Aboriginal History Month On ichannel

June 6th, 2012


Posted by Karyn Pugliese

In honour of Aboriginal History Month, ichannel is highlighting a series of one-hour @issue specials, hosted by Karyn Pugliese, that examine social justice issues, unique challenges and success stories from Aboriginal communities across Canada. You can watch the full episodes below.

Sisters in Sprit. In Canada, more than 600 Aboriginal women have gone missing or been murdered since the 1960s — and half of those cases remain unsolved. Are Aboriginal women more vulnerable to violence? Human rights groups say yes, and add that government, law enforcement and the media are failing to protect and bring justice to these victims of violence and their families.

Part 1Laurie Odjick’s 16 year old daughter Maisy went missing without a trace in 2008.

Part 2Amnesty International Researcher/former Native Women’s Association President Bev Jacobs says aboriginal women are targeted for violence.

Part 3Investigative journalist Stevie Cameron says some police officers refused to investigate cases from Vancouver’s Downtown East Side and even lied to the victim’s families.

Part 4Journalist Adriana Rolston evaluates media coverage of missing and murdered women.


Help find Maisy and Shannon

Embracing Families of Sisters in Spirit

BC Missing Women Inquiry

Healing the Generations. For more than a century, the Canadian government forcibly removed thousands of Aboriginal children from their families to be raised in church-run boarding schools, where many endured years of abuse. The Indian Residential School System was finally dismantled in 1996. Survivors have been compensated. But many of the 80,000 former students alive today say the trauma they suffered is now having a profound impact on their own children. As we approach June 11, the anniversary of the historic apology to Residential School Survivors, this episode looks at how a new generation of children have been affected, and how families are struggling to heal.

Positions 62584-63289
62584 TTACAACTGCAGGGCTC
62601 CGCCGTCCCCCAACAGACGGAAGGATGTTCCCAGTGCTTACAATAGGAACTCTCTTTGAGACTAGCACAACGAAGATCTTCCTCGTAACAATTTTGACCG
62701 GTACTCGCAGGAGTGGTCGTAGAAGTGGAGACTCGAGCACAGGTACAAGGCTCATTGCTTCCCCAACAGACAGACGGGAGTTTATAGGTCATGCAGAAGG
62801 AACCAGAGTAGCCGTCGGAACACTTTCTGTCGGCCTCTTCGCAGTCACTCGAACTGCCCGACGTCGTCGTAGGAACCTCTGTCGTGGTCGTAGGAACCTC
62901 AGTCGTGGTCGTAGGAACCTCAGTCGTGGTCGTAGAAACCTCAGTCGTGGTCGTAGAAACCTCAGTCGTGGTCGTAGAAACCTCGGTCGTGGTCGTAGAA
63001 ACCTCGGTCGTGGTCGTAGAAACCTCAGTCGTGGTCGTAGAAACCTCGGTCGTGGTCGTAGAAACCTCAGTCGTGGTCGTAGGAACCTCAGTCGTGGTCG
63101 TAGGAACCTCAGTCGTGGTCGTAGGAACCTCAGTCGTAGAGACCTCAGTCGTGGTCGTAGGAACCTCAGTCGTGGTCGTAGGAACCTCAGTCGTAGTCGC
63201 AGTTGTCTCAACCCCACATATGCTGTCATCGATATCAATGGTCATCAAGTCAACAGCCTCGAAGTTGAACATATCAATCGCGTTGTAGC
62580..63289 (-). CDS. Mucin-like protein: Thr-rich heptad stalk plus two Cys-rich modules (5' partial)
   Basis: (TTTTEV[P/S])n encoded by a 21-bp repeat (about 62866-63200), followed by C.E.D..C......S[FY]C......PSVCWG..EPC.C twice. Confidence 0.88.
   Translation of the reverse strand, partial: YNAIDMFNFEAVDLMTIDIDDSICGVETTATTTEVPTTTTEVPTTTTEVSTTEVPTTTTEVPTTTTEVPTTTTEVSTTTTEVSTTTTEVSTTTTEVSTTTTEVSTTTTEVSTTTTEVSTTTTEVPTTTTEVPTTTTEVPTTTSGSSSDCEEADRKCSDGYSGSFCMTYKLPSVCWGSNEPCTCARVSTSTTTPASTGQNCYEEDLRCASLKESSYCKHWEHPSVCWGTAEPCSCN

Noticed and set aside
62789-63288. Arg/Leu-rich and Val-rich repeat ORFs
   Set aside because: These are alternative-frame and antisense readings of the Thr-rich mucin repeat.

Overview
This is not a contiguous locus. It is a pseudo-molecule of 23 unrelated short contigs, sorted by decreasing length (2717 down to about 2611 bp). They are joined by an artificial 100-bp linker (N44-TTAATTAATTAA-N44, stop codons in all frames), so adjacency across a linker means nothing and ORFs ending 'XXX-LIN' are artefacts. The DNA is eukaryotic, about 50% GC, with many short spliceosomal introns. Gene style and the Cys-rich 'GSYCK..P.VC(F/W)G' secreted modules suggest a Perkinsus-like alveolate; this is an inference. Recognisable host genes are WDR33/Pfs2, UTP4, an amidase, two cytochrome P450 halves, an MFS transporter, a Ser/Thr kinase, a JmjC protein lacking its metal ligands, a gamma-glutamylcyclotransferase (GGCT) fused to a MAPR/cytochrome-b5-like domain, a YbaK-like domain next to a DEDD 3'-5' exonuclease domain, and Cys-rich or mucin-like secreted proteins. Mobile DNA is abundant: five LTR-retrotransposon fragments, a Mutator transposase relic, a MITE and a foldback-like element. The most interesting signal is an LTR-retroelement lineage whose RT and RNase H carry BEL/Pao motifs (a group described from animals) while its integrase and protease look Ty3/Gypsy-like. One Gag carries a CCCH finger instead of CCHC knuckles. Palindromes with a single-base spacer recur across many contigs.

Part 1Michael Cachagee, the executive director of the National Residential School Survivor’s Society shares how his residential school experience impacted his ability to parent, and how his family has healed.

Part 2Phil Lane Jr of the Four Worlds Institute and Sue Cook of Family TLC tell us why families today are still affected, and how they are working to heal.

Part 3Cynthia Wesley-Esquinaux is adult child of two residential school survivors. She tells us how her childhood was affected, how she healed and why we should be hopeful.

Part 4Holocaust survivor Robbie Waisman tells us what he has found in common with Indian Residential School Survivors.


Four Worlds Healing Institute

Family TLC

Truth and Reconciliation Commission

COMING SOON: The Lubicon Cree and First Nations Business



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